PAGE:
versión On-line ISSN 1816-7950
Water SA v.38 n.1 Pretoria ene. 2012
Siew-Leng Loo; Kwok-Yii Leong; Poh-Eng Lim*
School of Chemical Sciences, Universiti Sains Malaysia, 11800 Penang, Malaysia
The objectives of this study are to evaluate the efficiency of removal of hexavalent chromium (Cr(VI)) in a sequencing batch reactor (SBR) and to ascertain the fate of Cr(VI) in the treatment process. An SBR was operated with the FILL, REACT, SETTLE, DRAW and IDLE periods in the time ratio of 2:12:2:1.5:6.5 for a cycle time of 24 h. The study was divided into 5 phases with the addition of 0.5, 2.0, 3.0 and 5.0 mg/ℓ of Cr(VI) in Phases II, III, IV and V for a duration of 46, 75, 43 and 16 operational cycles, respectively. The Cr(VI) removal efficiencies for SBR were found to be 79.8, 88.4 and 99.8% in Phases III, IV and V, respectively. The results revealed that Cr(VI) removal efficiency improved with acclimated activated sludge. Determination of Cr in the suspended sludge showed that around 95% of the Cr species were Cr(III). Determination of Cr concentration profiles during the FILL and REACT periods showed that the predominant species was Cr(III) as Cr(VI) was bio-reduced. The proposed Cr(VI) removal mechanism involves bioreduction to Cr(III) which was subsequently precipitated and adsorbed by activated sludge. Precipitation rather than sorption is envisaged to be the main path of removal of Cr(III) from the solution.
Keywords: Sequencing batch reactor, hexavalent chromium, removal, transformation, mechanism
Chromium species in the +3 and +6 oxidation states are more commonly found in the environment. Cr(VI) is widely used in industries such as electroplating, metal finishing, wood preservation and leather tanning. It exists as different forms of oxyanions depending on the pH of the solution. Under strongly acidic conditions (pH<1), Cr(VI) exists as Cr2O7 2- , whereas between pH 2 and 6 it exists as HCrO4 -. Under neutral or alkaline conditions, Cr(VI) is present as CrO42- (Kimbrough et al., 1999). These compounds are highly toxic due to their strong oxidising nature. Owing to the toxicity, exposure to Cr(VI) presents an acute health risk and chronic exposure may lead to mutagenesis and carcinogenesis. In contrast, Cr(III) is much less toxic and is essential for mammals in trace quantities (Orozco et al., 2008).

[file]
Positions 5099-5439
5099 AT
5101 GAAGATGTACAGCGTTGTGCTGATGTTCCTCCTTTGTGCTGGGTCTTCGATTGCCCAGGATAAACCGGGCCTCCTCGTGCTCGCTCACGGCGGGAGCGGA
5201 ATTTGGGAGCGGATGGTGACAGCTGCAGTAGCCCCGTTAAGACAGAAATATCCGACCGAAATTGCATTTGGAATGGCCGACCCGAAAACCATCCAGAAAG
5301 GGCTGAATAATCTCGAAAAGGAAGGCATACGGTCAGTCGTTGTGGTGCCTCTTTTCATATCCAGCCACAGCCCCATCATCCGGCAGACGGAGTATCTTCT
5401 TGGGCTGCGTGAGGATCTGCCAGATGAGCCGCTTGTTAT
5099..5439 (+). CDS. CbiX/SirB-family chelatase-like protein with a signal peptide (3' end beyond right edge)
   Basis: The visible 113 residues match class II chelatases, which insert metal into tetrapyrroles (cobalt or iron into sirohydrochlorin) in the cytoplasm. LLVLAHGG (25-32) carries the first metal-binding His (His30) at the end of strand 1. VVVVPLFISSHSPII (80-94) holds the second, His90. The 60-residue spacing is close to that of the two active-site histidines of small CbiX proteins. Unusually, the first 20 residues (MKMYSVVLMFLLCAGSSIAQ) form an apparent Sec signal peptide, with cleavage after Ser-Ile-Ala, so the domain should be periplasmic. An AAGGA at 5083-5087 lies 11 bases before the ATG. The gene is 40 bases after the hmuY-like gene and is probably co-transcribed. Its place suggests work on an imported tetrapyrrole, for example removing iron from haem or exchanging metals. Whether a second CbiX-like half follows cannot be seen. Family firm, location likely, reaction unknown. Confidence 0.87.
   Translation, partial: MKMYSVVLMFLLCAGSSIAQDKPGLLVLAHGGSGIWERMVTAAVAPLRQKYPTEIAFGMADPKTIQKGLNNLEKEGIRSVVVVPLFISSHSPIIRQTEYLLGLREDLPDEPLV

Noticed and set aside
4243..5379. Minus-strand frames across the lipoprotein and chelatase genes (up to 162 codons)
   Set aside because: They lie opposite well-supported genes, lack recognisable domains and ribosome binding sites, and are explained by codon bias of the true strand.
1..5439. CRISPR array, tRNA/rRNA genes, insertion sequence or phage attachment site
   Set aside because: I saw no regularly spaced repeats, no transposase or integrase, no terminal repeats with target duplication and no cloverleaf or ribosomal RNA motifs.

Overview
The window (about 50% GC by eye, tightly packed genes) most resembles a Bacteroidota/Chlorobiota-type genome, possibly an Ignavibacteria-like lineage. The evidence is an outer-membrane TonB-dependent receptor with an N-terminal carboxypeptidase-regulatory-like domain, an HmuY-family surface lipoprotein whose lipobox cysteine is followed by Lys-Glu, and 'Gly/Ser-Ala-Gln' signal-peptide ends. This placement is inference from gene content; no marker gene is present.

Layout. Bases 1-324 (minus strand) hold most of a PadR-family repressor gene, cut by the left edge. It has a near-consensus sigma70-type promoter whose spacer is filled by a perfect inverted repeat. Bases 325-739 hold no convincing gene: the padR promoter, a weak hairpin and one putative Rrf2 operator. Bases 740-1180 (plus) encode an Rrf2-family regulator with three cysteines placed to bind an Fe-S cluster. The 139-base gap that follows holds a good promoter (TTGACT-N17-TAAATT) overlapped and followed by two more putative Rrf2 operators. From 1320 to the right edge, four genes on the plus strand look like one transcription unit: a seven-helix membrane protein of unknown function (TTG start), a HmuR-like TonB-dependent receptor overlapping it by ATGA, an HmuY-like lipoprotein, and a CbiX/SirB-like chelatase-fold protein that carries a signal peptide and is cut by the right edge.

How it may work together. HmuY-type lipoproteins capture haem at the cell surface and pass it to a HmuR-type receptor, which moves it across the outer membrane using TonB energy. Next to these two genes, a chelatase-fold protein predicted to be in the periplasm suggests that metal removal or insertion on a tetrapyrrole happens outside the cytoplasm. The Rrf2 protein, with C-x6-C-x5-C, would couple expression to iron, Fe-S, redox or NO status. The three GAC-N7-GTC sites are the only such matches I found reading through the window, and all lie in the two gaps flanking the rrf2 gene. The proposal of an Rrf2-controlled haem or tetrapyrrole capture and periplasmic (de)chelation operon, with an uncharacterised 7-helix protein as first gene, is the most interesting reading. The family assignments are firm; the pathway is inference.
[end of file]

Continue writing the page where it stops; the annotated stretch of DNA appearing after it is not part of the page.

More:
Conventional methods of removing Cr(VI) include chemical reduction to Cr(III) followed by precipitation under alkaline conditions, removal by ion exchange, or adsorption by various materials (Kumar et al., 2007; Orozco et al., 2008). However, most of the conventional methods are costly and involve the generation of a large amount of secondary wastes which preclude an efficient and cost-effective technology in treating chromium-containing wastewater. Biological treatment methods such as the conventional activated sludge process and sequencing batch reactor (SBR) may be a better alternative due to their lower operational cost, steady performance and easy recovery of some valuable metals. Several researchers have shown that the activated sludge process is effective in treating chromium-containing wastewater (Imai and Golyna, 1990; Stasinakis et al., 2004; Chen and Gu, 2005). The SBR is a modified version of the activated sludge process which carries out functions of equalisation, treatment and sedimentation in the same reactor in a temporal rather than spatial sequence. It offers the advantages of better tolerance to shock load, good settleability, simplicity and ease in operation as well as compact layout. Sirianuntapiboon and Hongsrisuwan (2007) have shown that SBR was effective in removing Cu and Zn in industrial and synthetic wastewaters.